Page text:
WebMD: Let’s talk about caregiving. Because so many of us had children relatively late, we’re still raising little kids while our parents are becoming needy. What effect is that having on the women of Generation X?
Calhoun: It’s a perfect storm. Boomers are living longer than people have before, often with complicated, chronic conditions, and we’re a small generation born during a baby bust. There are fewer of us available to care for aging parents. And we’re not empty nesters yet when we’re facing these caregiving responsibilities—we have teens or younger children at home. I know from personal experience, and with a lot of friends, too, it can be stressful and exhausting trying to care for three generations simultaneously.
WebMD: You talk about decision fatigue. What do you mean?
Calhoun: We’re faced with so many decisions, so many options, so many opportunities, it creates pressure to pick the right one.
We were told so many times as children we were lucky to have so many opportunities. For me it never sank in that it doesn’t mean you’ll always have all those opportunities. I heard from women over and over that the stakes seem so high for all the choices they made. And they have to make so many choices, constantly. No choices were made for us, and we were told that was a gift, to have everything on the table. Do you have a baby at 20 or 40, do you go into this field or that field, do you marry or live with someone, do you stay single? It is a great gift to have that level of freedom, but it means we’re making big choices all the time and they feel very, very urgent.
WebMD: A therapist you interviewed describes what some single Gen X women experience as “ambiguous loss.” Tell me about that.
Calhoun: I find it relevant to a lot of things, but she basically said humans don’t do uncertainty well. If we know something will never happen it’s easier to make peace with loss. If someone dies, it’s devastating, but it’s easier to process than living in a state of not knowing. I’ve found that to be true in many areas. For single people, you can’t know—you might meet the person of your dreams on the way home tonight or you may never, and you may die in 50 years never having met someone you can love. It’s hard to live in that state of wondering. As humans it’s one of the things that makes us most upset and frustrated, the state of not knowing.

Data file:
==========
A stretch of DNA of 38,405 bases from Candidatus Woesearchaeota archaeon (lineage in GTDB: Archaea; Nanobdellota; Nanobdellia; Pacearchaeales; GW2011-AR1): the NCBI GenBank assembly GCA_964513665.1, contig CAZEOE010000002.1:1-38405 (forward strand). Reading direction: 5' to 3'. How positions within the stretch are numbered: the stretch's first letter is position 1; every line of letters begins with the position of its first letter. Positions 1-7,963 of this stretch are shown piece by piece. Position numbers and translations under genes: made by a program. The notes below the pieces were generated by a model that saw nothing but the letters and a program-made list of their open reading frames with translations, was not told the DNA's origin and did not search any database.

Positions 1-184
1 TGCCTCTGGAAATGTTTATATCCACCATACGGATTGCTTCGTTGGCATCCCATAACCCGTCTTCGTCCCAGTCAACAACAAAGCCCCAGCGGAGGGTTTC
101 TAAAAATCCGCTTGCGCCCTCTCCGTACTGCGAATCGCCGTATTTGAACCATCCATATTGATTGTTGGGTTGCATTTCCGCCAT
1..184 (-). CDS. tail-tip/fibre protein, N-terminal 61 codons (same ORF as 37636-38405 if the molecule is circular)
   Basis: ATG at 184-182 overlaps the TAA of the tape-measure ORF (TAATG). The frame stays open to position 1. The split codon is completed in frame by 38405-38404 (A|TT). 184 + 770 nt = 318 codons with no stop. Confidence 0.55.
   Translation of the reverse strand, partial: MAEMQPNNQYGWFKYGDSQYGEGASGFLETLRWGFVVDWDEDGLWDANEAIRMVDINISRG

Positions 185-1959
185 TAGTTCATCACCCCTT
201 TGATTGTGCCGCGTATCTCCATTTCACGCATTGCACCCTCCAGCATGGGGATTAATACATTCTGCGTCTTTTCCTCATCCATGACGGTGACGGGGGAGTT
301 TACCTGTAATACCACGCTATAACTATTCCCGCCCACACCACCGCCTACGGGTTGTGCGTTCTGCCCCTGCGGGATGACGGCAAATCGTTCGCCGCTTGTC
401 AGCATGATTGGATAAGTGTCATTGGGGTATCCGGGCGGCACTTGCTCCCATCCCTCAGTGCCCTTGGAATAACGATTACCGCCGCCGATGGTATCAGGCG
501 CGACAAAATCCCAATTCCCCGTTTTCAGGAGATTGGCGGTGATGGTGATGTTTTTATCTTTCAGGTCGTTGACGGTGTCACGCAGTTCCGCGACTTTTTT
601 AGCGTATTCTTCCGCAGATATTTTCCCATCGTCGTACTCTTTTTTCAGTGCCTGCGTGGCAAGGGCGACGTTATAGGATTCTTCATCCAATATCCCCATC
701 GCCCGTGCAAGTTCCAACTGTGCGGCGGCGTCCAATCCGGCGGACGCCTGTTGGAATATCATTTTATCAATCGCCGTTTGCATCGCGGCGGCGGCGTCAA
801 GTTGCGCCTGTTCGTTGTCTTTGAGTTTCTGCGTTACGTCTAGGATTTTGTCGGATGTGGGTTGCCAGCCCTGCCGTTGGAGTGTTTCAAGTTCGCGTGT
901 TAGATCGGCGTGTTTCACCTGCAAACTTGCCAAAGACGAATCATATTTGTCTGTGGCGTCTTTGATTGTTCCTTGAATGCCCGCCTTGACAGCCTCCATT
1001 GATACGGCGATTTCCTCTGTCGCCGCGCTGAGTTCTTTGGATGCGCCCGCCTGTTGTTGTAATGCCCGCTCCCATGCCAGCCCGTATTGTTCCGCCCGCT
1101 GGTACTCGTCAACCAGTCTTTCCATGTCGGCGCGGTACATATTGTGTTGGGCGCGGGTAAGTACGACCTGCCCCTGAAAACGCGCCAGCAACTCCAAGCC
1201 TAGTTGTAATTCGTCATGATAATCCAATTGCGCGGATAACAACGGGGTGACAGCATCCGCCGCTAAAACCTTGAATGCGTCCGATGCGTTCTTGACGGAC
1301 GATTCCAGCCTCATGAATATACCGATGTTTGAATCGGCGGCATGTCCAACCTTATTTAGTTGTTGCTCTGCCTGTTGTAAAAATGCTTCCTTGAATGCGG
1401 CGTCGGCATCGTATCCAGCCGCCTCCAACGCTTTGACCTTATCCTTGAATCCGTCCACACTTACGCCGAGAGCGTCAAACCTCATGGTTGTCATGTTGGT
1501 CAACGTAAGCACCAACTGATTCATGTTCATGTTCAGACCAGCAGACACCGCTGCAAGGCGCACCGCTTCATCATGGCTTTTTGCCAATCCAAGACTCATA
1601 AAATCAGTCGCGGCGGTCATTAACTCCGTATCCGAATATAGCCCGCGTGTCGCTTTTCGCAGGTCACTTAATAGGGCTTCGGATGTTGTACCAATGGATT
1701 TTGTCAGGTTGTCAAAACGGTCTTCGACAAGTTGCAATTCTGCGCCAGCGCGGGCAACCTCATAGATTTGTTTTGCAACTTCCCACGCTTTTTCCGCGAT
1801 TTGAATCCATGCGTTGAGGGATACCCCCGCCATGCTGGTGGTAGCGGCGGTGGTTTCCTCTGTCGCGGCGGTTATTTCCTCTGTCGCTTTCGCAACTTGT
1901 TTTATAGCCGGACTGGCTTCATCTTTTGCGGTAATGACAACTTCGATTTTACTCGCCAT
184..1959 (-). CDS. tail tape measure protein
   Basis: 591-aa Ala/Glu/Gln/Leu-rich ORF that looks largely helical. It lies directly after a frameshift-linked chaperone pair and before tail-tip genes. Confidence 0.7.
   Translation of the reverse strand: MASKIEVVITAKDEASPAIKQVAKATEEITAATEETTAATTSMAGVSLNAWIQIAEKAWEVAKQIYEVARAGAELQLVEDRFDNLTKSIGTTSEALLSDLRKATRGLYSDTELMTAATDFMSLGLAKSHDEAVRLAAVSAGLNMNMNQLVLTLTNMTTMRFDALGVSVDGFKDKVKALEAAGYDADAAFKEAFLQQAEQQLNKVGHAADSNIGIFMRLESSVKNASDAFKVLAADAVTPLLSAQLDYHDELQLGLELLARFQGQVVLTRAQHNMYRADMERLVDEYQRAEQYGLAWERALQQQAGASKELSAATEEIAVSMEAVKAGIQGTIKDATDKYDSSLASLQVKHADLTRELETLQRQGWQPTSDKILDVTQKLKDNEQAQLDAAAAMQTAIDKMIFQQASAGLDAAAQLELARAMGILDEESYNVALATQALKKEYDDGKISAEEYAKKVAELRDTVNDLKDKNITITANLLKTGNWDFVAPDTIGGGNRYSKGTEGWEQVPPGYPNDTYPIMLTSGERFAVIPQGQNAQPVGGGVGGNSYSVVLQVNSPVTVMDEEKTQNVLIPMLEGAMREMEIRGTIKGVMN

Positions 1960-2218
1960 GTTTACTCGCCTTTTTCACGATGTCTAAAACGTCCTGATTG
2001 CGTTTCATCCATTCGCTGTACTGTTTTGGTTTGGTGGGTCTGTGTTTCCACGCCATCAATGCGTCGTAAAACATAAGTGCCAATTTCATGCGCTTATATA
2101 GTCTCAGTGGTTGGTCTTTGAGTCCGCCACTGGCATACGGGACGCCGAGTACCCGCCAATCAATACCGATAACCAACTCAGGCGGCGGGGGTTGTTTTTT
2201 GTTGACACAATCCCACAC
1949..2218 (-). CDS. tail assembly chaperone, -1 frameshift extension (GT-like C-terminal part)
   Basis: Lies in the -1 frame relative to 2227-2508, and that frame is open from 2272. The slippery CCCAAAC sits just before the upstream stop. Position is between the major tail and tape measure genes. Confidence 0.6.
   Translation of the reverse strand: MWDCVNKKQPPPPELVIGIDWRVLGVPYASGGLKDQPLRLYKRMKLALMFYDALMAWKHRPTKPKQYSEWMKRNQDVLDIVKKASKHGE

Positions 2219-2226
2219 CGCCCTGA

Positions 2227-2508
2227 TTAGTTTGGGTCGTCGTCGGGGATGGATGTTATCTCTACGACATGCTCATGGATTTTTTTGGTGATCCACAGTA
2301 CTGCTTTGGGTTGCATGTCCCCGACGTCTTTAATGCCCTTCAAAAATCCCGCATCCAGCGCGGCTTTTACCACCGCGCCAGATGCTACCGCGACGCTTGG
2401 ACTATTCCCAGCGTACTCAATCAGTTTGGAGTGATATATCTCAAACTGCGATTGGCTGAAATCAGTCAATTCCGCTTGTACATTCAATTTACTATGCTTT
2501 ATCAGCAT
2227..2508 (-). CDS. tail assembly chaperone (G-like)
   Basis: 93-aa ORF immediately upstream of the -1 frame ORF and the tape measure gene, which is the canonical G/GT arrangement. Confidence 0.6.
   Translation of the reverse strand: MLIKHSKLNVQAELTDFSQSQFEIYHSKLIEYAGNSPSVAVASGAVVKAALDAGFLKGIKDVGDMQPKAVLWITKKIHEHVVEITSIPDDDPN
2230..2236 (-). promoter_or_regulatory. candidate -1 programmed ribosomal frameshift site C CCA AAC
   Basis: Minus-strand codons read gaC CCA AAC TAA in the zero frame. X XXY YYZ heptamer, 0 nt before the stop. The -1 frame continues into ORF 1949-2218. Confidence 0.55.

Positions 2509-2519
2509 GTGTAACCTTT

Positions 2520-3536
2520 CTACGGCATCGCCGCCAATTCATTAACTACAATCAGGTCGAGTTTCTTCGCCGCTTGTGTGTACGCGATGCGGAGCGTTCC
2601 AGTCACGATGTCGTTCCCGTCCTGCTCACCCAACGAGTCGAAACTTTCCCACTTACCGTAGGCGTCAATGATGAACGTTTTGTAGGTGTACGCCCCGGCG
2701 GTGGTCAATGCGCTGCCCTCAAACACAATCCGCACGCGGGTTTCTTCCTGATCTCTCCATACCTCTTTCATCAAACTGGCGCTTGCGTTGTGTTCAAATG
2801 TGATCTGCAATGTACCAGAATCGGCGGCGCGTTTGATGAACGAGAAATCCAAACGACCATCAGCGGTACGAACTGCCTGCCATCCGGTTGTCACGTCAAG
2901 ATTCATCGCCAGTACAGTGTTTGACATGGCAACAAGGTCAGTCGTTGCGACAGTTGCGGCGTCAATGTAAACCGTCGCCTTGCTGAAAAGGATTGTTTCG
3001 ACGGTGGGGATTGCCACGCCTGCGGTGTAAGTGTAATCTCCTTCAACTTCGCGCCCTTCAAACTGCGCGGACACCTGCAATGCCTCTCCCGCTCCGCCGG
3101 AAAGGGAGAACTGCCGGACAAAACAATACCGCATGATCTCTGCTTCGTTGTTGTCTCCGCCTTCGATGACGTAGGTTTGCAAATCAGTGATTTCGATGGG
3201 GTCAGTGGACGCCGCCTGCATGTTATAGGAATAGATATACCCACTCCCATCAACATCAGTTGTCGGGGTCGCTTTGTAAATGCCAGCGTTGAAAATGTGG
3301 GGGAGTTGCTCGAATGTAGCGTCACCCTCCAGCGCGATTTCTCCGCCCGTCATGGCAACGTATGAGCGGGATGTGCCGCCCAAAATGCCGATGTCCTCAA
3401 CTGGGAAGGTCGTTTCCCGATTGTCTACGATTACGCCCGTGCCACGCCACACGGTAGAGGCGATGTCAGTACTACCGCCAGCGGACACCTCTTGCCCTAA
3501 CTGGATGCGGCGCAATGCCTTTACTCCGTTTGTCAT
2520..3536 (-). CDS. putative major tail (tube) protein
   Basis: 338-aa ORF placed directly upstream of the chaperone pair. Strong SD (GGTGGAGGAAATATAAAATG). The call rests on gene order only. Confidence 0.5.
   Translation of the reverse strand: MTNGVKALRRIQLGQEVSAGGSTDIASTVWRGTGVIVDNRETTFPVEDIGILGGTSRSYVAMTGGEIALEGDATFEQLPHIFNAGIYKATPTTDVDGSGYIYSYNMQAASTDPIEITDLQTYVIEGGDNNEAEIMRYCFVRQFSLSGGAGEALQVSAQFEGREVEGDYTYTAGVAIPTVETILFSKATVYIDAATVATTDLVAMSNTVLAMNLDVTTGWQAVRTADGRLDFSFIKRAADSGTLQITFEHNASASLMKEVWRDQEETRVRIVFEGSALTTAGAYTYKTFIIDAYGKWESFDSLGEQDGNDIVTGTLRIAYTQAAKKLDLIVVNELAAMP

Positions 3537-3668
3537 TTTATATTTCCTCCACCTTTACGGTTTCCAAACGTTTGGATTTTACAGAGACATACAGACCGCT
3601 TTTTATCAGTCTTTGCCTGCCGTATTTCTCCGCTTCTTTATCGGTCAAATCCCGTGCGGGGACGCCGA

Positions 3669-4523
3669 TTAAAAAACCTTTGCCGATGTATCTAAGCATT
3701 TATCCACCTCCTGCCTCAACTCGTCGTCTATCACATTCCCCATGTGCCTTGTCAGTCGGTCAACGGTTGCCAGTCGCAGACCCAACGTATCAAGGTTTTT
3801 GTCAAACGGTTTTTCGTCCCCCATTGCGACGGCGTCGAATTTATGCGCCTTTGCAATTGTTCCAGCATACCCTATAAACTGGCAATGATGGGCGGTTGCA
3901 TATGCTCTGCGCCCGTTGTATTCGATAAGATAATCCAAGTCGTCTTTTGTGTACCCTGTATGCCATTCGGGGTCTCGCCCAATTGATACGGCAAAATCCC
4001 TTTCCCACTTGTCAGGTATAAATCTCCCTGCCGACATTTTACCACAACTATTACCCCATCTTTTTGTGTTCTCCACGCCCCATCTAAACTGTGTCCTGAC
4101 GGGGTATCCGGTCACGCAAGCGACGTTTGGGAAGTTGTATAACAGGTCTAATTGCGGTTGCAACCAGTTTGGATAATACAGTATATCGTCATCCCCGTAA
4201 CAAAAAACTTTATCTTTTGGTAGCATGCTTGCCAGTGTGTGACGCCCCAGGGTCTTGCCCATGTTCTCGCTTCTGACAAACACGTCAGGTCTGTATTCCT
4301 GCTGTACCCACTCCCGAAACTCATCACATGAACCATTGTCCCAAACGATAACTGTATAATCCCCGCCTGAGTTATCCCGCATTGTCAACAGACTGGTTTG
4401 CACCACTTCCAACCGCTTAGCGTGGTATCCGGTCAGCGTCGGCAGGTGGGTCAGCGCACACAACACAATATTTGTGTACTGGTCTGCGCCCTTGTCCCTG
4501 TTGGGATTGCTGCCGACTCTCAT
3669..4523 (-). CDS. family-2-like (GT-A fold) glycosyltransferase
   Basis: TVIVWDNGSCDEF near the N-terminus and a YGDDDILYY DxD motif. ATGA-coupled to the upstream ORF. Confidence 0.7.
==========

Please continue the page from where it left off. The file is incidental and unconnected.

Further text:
WebMD: Let’s talk about perimenopause and menopause. I avoided hormone replacement therapy because I remembered hearing about the cancer connection, but now that I’ve read your book I’m kicking myself. Why are so many of us missing out on this remedy?
Calhoun: That was shocking to me, and it made me mad. I talk in the book about what happened in 2002 with all the misinformation around the shortening of the WHI study, how that led to a lot of doctors and researchers to just throw hormones out the window and a lot of women to associate it with cancer. We refused to even consider hormone therapy as an option, and committed to doing menopause naturally. It’s really taken a toll.
The truth is hormone therapy is the only medical intervention I came up with in research that really works for some of the most severe symptoms of menopause, like excessive hot flashes and dramatic mood swings. Some women shouldn’t take it, but I was persuaded by the experts I spoke with that the fear is overblown and it should be on the table at least. Now women are prescribed antidepressants or told to take supplements, but we should have all the options available.
WebMD: What advice do you have for Gen X women who can’t sleep?
Calhoun: One, get a good gynecologist, because a lot of it is hormonal and there are things you can do. And then, I’ve had people tell me the book helped them sleep because once you educate yourself about the circumstances around your situation, there’s something very liberating in that. I used to lie awake at night and wonder why we had so much credit card debt and wonder why I was so frustrated. In doing this research I got clarity about my life and I was able to let go a lot of the shame. That was a big part of what was keeping me up.
I started talking to other women not only for research but in my own life. I started a club, I started sharing things I’d been too embarrassed to share before. That lightens the load and helps me not be so anxious and sleep better. I keep hearing from women who are using the book as a tool to have conversations with their friends or their mothers or their husbands. That’s really exciting to me, this idea that the book is being used as a conversation starter.